The direction of this film is, like Lord of the Rings, very well focused and simple, as it puts you on being swept away into a journey.   The main difference between the two is the atmosphere created by the director, Peter Jackson.  Even though they take place in the same world, the atmosphere of this film is more light hearted.  There are your typical fantasy action scenes, with the fight in Goblin Town and the race against the orcs, but the overall feeling is more lighter.  This might detract the hardcore Lord of the Rings fans, but Tolkien fans will appreciate what the film is.  There are songs being sung by the dwarves, humor is plentiful, especially between the dwarves, Bilbo and Gandalf, and there is a lot more dialogue and story to take in, even if it’s just one book it is based on.  There is a really long setup in the beginning of the movie.  Peter Jackson tries to bring the audience great knowledge of the premise of the book with a lot of backstory.  This does cause the film to have a slow start, but once you get into the heart of the movie and the journey, it ramps up greatly.  From the start of the journey until the end, you are faced with many trials of hope, strength and futility.  There are a lot of great scenes that bring out5 the scope of the direction, like the witnessing of the riddles of the dark between Gollum and Bilbo, to the treachery and tension between the goblins and dwarves in Goblin Town.  In these scenes, you feel the truth of what is happening, and understand the vision for this new trilogy.  The enveloping story of the dwarves quest to take Erebor is where the heart of the movie lies.  As you watch this unfold in the telling of Bilbo’s story, and notice, in its own light, we are watching another epic adventure.   Along the main story, there is more added into this movie by Peter Jackson from extra material from Tolkien’s world, including the White council and the rise of the Necromancer.  These additions help build a connection to the original trilogy, but it doesn’t detract from the main story of the quest to take back Erebor.

The cinematography is, outside of the direction and characters, the heart of all Peter Jackson films.  The world that is created is just, jaw dropping.  Peter does a fantastic job in recreating the world of Middle Earth for this film.  From the vast, beautiful landscapes to the deep and darkest of dungeons, you feel as if this world really exists, and you can visit there (They actually do have a Hobbiton in New Zealand).  Jackson is a great visionary, and he does a fine job in creating the scale and magnitude of what this quest is about, how this world exists, and how to make the audience feel a part of Middle Earth.  From the creation of the Lonely Mountain, the destruction of Erebor and Dale, to the romantic and magical valley of Rivendell and the dark, dreary depths of Goblin Town and the underground lake, you feel the vividness in the colors and the subtle touch in the nature.  As mention earlier, the film really shines with the scope of these visuals.  In addition to the visuals, what also adds depth to the visuals is the score.  The music of the Hobbit has a little bit rehashing from the original trilogy, but there are some great new musical additions to the catalog, including the singing from the dwarves.  Even if there is a little repeating of the old soundtrack, it does feel good to hear the sounds of Middle Earth.  You are once again captured by the music, as it makes you feel for the characters and the scenarios that happen throughout the movie.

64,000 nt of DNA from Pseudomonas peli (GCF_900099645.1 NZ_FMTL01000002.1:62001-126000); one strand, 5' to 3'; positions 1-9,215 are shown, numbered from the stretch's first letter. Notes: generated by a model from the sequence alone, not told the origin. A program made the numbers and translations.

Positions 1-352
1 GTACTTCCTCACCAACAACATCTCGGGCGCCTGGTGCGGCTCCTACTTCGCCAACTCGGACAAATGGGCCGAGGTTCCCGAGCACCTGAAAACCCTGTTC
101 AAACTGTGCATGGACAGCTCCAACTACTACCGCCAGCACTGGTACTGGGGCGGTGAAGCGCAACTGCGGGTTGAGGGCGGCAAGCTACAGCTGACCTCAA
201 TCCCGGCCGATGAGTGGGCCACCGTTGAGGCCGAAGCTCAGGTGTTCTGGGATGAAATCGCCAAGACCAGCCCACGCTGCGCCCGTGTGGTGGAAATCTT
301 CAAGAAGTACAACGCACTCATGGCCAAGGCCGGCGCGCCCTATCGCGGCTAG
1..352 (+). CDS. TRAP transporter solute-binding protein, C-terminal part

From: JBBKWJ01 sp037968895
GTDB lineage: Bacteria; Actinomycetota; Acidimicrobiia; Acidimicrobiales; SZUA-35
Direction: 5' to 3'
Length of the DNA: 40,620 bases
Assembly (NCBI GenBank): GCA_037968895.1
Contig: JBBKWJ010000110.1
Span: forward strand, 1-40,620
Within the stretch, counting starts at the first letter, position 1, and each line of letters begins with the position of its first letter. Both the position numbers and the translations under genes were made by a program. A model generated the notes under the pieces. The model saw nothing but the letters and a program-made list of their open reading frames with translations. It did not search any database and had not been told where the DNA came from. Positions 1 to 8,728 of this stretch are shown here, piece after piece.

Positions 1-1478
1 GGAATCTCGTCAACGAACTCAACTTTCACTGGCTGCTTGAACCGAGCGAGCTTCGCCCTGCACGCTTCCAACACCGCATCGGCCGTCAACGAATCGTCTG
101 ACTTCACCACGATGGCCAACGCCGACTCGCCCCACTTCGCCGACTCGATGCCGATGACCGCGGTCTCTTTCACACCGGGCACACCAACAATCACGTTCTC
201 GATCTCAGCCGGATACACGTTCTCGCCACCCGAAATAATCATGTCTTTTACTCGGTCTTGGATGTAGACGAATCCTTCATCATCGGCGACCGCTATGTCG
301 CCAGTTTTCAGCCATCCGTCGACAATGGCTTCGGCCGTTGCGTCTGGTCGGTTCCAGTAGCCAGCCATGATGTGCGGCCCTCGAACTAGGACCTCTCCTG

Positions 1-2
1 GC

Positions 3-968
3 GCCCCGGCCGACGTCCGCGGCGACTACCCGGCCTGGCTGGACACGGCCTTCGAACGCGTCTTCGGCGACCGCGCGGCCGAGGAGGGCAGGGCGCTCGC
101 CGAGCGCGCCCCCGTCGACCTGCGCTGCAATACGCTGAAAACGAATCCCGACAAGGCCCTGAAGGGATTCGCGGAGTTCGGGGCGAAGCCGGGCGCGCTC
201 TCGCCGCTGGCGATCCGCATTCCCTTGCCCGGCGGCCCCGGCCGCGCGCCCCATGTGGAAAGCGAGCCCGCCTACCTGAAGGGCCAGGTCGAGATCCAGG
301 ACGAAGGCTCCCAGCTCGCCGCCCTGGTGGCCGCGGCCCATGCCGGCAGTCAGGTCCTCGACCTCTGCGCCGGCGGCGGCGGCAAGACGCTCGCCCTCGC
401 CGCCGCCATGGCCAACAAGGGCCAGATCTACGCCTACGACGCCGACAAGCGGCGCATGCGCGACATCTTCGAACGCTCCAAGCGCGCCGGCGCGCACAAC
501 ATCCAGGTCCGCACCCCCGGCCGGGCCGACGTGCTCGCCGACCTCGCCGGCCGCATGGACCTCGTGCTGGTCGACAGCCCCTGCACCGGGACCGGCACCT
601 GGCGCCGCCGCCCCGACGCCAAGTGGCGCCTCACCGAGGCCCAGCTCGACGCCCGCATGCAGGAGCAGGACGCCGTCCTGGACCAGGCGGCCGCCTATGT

Overall, this film isn’t the greatest fantasy ever, or creates that same dark epic feel that was the Lord of the Rings trilogy, but it is a great start to a new trilogy and a welcome return to Middle Earth.  You feel a greater attachment to the world with returning characters like Bilbo, Gandalf and Gollum, while also feeling new attachments to this new story through the company of Dwarves, specifically Thorin.  The direction is simple and effective in the quest to take the Erebor, but the grandeur is in the awe inspiring visuals created by Peter Jackson and the emotional strikes provided by the score.  I’d recommend this film to any Tolkien fan, as well as fans of the fantasy genre.